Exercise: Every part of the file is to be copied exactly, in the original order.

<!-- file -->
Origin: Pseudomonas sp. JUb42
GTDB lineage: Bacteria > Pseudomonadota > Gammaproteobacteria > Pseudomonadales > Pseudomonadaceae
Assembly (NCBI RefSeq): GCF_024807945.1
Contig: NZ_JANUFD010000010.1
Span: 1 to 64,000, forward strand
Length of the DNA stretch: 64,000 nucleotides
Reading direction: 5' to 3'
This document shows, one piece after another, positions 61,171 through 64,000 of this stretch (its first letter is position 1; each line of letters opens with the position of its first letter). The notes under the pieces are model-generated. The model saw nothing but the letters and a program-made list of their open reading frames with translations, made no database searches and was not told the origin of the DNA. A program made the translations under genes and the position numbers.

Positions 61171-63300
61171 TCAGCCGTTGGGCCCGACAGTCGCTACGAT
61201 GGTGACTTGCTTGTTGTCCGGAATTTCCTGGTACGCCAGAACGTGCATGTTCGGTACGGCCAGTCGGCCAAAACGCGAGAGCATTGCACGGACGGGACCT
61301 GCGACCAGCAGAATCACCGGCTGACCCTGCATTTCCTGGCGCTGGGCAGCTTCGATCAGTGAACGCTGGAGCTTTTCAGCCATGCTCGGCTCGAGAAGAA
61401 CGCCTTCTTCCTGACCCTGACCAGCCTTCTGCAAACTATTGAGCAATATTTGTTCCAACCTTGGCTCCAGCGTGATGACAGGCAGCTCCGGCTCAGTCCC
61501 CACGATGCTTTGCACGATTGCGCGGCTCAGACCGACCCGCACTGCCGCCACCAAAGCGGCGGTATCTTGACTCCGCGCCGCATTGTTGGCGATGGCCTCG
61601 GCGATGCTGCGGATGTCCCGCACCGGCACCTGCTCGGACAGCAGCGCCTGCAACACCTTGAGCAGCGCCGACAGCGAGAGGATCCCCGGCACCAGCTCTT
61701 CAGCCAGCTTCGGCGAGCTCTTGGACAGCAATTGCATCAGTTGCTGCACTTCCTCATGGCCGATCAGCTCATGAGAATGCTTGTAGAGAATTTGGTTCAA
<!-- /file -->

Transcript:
Origin: Pseudomonas sp. JUb42
GTDB lineage: Bacteria > Pseudomonadota > Gammaproteobacteria > Pseudomonadales > Pseudomonadaceae
Assembly (NCBI RefSeq): GCF_024807945.1
Contig: NZ_JANUFD010000010.1
Span: 1 to 64,000, forward strand
Length of the DNA stretch: 64,000 nucleotides
Reading direction: 5' to 3'
This document shows, one piece after another, positions 61,171 through 64,000 of this stretch (its first letter is position 1; each line of letters opens with the position of its first letter). The notes under the pieces are model-generated. The model saw nothing but the letters and a program-made list of their open reading frames with translations, made no database searches and was not told the origin of the DNA. A program made the translations under genes and the position numbers.

Positions 61171-63300
61171 TCAGCCGTTGGGCCCGACAGTCGCTACGAT
61201 GGTGACTTGCTTGTTGTCCGGAATTTCCTGGTACGCCAGAACGTGCATGTTCGGTACGGCCAGTCGGCCAAAACGCGAGAGCATTGCACGGACGGGACCT
61301 GCGACCAGCAGAATCACCGGCTGACCCTGCATTTCCTGGCGCTGGGCAGCTTCGATCAGTGAACGCTGGAGCTTTTCAGCCATGCTCGGCTCGAGAAGAA
61401 CGCCTTCTTCCTGACCCTGACCAGCCTTCTGCAAACTATTGAGCAATATTTGTTCCAACCTTGGCTCCAGCGTGATGACAGGCAGCTCCGGCTCAGTCCC
61501 CACGATGCTTTGCACGATTGCGCGGCTCAGACCGACCCGCACTGCCGCCACCAAAGCGGCGGTATCTTGACTCCGCGCCGCATTGTTGGCGATGGCCTCG
61601 GCGATGCTGCGGATGTCCCGCACCGGCACCTGCTCGGACAGCAGCGCCTGCAACACCTTGAGCAGCGCCGACAGCGAGAGGATCCCCGGCACCAGCTCTT
61701 CAGCCAGCTTCGGCGAGCTCTTGGACAGCAATTGCATCAGTTGCTGCACTTCCTCATGGCCGATCAGCTCATGAGAATGCTTGTAGAGAATTTGGTTCAA